- Doodo (Amaranthus Dubius) Like bbuga, this type of amaranth is eaten for its leaves in many parts of Africa. In North and South America, varieties of amaranth are usually used as a grain.
- Jjobyo (Gynandropsis Gynandra, Cleome gynandra) Also called spider plant.
Many of these indigenous vegetables are rich in micronutrients such as iron, vitamin A and vitamin B. When it comes to alleviating malnutrition in developing countries of eastern Africa, indigenous vegetables offer workable solutions because they are not only nutritious, but also familiar to the region’s eaters and farmers.
Recently U.S. researchers have been working with indigenous crops like these in east African countries — with funding and support from the Horticulture Collaborative Research Support Program (Horticulture CRSP), led by Beth Mitcham at UC Davis with funding from USAID. In Kenya, Tanzania and Zambia, Stephen Weller of Purdue University is leading a Horticulture CRSP research project on production practices, seed resources, postharvest handling, marketing and nutrition of varieties of amaranth, spider plant and African nightshade.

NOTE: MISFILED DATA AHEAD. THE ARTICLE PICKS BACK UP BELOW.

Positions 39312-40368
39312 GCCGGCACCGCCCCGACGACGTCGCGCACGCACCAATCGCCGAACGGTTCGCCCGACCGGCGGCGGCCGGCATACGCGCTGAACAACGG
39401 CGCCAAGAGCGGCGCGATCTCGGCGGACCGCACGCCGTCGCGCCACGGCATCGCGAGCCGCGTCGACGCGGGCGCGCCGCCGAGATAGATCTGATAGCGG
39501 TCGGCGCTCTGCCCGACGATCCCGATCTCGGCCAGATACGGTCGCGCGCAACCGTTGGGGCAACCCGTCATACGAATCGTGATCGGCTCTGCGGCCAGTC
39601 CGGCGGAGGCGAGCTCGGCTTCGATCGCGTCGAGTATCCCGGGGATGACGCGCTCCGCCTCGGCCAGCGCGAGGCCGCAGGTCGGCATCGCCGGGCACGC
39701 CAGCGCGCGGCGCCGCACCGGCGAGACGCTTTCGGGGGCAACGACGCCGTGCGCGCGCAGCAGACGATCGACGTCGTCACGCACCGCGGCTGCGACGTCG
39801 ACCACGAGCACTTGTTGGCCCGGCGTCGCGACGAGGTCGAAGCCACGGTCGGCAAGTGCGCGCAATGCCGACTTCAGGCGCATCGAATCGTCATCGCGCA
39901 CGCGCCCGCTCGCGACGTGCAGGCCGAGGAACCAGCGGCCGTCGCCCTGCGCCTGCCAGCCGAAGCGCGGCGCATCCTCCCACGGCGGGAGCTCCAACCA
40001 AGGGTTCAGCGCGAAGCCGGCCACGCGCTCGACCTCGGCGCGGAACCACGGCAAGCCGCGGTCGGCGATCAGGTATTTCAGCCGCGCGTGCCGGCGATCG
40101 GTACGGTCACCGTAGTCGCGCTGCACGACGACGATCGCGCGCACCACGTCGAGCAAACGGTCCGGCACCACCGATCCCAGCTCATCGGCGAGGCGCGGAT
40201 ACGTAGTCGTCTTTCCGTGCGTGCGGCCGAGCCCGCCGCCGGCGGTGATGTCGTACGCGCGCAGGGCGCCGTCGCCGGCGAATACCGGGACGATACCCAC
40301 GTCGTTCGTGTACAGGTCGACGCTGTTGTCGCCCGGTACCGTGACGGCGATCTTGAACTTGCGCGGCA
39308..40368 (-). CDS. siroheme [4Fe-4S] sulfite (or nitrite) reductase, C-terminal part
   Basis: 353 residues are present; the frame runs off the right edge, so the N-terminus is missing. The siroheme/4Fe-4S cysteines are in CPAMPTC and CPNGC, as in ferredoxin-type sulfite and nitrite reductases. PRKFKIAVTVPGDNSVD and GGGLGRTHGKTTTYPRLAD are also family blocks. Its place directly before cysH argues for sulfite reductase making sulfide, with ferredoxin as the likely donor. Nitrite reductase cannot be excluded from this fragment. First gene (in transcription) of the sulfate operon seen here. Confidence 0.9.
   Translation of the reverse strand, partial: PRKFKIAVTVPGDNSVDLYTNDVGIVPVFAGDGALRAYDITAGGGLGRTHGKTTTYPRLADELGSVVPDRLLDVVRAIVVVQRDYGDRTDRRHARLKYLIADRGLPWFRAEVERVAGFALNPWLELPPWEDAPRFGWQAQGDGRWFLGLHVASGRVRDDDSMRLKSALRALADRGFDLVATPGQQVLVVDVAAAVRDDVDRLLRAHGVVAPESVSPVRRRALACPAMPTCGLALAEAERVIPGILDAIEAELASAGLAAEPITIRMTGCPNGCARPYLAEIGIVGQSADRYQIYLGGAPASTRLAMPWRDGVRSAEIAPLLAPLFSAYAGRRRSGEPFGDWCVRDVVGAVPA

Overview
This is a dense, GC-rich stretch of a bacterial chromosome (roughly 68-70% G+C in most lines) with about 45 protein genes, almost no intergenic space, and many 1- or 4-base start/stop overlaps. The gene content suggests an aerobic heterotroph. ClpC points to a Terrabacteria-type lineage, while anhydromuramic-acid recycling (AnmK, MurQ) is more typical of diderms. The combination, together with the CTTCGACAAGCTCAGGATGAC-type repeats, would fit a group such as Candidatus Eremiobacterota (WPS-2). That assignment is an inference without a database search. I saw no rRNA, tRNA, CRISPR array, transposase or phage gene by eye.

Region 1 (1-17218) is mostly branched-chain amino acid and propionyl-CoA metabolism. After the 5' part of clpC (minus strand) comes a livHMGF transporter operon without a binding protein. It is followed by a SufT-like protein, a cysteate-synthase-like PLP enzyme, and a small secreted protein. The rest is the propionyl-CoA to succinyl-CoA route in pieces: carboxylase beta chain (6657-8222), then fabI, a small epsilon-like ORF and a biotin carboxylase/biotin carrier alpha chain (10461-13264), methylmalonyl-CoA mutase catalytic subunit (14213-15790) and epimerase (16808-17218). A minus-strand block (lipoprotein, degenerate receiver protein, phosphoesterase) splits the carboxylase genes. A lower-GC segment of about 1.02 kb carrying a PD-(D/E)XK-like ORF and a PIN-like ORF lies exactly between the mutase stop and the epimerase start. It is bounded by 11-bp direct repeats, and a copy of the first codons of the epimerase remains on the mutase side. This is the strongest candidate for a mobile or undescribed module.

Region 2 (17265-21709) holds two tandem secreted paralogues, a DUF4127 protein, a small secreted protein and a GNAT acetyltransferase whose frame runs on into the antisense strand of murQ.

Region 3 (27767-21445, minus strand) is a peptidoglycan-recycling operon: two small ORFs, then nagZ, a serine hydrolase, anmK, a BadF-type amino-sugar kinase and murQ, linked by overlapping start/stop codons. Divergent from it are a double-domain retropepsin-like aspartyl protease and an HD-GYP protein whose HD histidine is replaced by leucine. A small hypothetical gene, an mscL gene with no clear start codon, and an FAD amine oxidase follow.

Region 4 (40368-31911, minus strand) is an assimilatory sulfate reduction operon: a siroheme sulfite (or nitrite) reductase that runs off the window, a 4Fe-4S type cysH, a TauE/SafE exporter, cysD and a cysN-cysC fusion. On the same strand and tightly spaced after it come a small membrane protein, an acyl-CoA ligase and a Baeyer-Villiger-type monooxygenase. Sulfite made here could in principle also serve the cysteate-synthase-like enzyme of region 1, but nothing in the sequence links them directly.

Take a look at this short video for a little more background:
Just as bok choy, an Asian vegetable, has become familiar to many American households, perhaps one day you’ll find nakati or another African leafy vegetable on your plate.
In the meantime, researchers with Horticulture CRSP are working to get more African leafy vegetables into the research agendas, fields, markets and plates of our counterparts in eastern Africa.
Read more abut Horticulture CRSP and its projects around the world at http://hortcrsp.ucdavis.edu.